PERSIMMON has been named Britain’s worst major housebuilder again after criticism over “shoddy workmanship” and fat cat pay.
In a survey of 60,955 people, it was awarded three stars out of five by the Home Builders Federation (HBF) for the fourth year in a row.
PA:Press Association The housebuilder is aiming to improve its reputation after fierce criticism
Meanwhile, two of its rivals – Barratt and Taylor Wimpey – both received five stars.
Galliford Try Partnerships and Regeneration was the only other housebuilder to receive three stars.
The result of the survey – which covers October 2017 to September 2018 – comes as the housebuilder is trying to improve its reputation.
The firm has faced criticism over poor workmanship after customers said they’ve found pipes springing leaks and windows cracking just days after they moved into their homes.
The housebuilder has also been slammed over fat cat pay after it tried to pay its former chief executive Jeff Fairburn a staggering £110million bonus.
Last month, Persimmon caused outrage after posting record pre-tax profits of more than £1billion.
The York-based firm made a staggering £66,265 on each property it sold.
Nearly half of these were offered through the Help-To-Buy scheme, which is meant to help struggling buyers by giving them interest-free loans.
Persimmon was last in the bottom of the annual HBF survey in 2015 together with Avant Homes and Bovis Homes.
We found 700 faults in our new £280,000 houseA COUPLE used their life savings to buy their dream home, but it quickly turned into a nightmare.Nicola Bentley, 46, and husband Phil, 48, used their life savings to help buy their four-bedroom dream-home, off plan from controversial house-builders Persimmon after viewing a stunning show home.
But within days of moving into the detached home in Kippax near Leeds, West Yorks, they found a host of problems including doors that don’t fit properly and holes in the plasterwork.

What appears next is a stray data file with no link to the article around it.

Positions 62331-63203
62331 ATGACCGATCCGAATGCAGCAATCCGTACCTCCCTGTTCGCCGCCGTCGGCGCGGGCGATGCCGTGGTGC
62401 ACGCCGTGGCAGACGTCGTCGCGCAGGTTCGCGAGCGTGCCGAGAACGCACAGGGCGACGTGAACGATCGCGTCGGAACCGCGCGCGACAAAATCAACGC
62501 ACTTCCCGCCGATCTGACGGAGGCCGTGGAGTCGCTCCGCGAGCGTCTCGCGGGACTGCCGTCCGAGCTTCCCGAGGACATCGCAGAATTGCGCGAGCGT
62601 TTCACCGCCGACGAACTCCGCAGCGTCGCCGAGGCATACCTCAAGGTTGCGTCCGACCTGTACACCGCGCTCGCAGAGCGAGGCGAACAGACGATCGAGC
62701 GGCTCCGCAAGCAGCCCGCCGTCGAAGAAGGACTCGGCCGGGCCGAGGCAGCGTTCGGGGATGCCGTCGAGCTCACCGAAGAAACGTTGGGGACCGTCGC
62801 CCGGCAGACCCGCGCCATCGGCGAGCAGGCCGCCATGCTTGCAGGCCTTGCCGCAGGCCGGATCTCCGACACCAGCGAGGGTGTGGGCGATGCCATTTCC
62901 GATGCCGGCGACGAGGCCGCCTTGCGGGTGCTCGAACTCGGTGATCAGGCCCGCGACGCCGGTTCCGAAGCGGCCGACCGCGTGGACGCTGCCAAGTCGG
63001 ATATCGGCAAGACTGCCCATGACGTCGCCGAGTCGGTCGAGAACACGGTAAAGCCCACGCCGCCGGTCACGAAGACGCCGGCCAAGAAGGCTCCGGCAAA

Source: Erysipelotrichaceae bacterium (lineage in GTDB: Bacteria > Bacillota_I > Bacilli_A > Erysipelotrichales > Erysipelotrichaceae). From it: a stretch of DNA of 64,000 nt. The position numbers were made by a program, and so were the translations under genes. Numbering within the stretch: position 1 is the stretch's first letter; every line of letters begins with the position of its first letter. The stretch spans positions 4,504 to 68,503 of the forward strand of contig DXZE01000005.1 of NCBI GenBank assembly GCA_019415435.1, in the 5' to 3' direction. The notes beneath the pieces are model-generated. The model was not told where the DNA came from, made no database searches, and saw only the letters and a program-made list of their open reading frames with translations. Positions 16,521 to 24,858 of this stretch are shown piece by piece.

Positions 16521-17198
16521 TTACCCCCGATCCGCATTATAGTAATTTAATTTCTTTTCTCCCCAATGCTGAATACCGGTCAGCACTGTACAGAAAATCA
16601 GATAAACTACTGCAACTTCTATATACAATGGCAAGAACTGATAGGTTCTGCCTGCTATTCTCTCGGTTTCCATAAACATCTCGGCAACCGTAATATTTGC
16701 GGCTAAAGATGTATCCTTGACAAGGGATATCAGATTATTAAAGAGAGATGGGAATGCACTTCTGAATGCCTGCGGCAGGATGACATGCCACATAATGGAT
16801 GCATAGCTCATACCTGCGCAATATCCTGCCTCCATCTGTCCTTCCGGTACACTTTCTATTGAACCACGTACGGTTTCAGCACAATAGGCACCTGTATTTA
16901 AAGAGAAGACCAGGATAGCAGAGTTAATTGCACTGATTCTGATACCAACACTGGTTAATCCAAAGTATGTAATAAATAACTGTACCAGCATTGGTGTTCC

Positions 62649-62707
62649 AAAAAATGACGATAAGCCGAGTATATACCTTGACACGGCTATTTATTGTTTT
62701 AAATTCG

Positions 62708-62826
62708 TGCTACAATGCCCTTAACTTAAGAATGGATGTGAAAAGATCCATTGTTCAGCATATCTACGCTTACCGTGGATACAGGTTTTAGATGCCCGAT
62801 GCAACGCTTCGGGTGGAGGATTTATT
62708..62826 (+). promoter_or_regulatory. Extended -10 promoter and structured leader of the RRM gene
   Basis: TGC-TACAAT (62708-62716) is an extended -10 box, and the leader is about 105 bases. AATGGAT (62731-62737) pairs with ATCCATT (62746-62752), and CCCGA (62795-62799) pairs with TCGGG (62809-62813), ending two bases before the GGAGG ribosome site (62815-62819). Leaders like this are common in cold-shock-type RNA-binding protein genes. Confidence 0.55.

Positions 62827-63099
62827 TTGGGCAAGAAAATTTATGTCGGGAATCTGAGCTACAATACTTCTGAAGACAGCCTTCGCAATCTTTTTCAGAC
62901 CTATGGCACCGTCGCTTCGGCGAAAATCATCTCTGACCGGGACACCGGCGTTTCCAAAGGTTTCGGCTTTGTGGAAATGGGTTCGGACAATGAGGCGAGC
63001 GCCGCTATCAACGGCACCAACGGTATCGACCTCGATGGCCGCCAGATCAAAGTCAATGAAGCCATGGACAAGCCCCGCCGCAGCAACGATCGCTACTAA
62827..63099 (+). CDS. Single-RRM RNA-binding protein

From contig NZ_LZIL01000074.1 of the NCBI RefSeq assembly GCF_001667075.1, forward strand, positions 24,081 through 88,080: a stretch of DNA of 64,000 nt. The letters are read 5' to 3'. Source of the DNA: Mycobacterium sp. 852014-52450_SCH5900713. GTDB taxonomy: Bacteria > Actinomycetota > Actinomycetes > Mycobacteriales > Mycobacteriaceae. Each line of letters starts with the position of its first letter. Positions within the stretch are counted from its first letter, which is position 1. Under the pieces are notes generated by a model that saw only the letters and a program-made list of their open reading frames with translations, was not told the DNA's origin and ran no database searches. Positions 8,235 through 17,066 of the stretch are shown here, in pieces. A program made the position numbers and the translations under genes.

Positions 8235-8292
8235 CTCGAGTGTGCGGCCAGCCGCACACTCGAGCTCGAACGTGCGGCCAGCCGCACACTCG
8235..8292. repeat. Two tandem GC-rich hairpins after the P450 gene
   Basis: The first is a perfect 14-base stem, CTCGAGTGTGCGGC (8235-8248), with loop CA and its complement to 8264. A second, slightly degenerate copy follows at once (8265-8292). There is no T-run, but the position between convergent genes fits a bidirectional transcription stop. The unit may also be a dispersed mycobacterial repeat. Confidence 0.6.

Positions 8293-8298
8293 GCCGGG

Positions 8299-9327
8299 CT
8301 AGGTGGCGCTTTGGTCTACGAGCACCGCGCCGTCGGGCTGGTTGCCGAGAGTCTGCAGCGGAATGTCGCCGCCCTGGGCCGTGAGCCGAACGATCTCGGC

The married couple, who have two children aged 10 and 15, said they had contacted Persimmon Homes on a weekly basis – but only ten per cent have been repaired.
They were allegedly not allowed to inspect the property to make a snagging list prior to the exchange of contracts because it was “against Persimmon policy”.
Dalek Graphics managing director Phil said: “The Monday after we moved in we received a snagging report saying there were 500 defects. I identified a further 200.”
Nicola said: “It’s been awful and it’s taken over our lives. There isn’t one room in the whole house which is complete.
“It’s been horrendous and the worst year of our lives. We wish we had never done it.”
A spokesperson for Persimmon Homes has said firm is working with the couple “to resolve what we believe are the final items”.
A spokesperson for Persimmon told The Sun: “The survey covers the 12 months from October 2017 to September 2018 which is before we introduced the vast majority of improvements and investments that we have made in our customer care team, operations and technology.
“Our HBF star rating score was 79 per cent for 2018, just below a four star rating which is achieved at 80 per cent.
“Last week we announced the introduction of a contracted retention to give homebuyers far greater control at the completion of the purchase.
“We are confident that the initiatives that we have introduced over the last few months are beginning to take effect, and are pleased with the early signs.”
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Around a year ago, an angry first-time buyer hanged large sign on “shoddy” £220k Persimmon home warning others not to buy there.
A few months later, a delivery driver was forced to axe his business after Persimmon Homes ban him from parking on his own drive.
Meanwhile, MPs have accused Britain’s biggest housebuilders of fuelling the housing crisis by delaying constructions.
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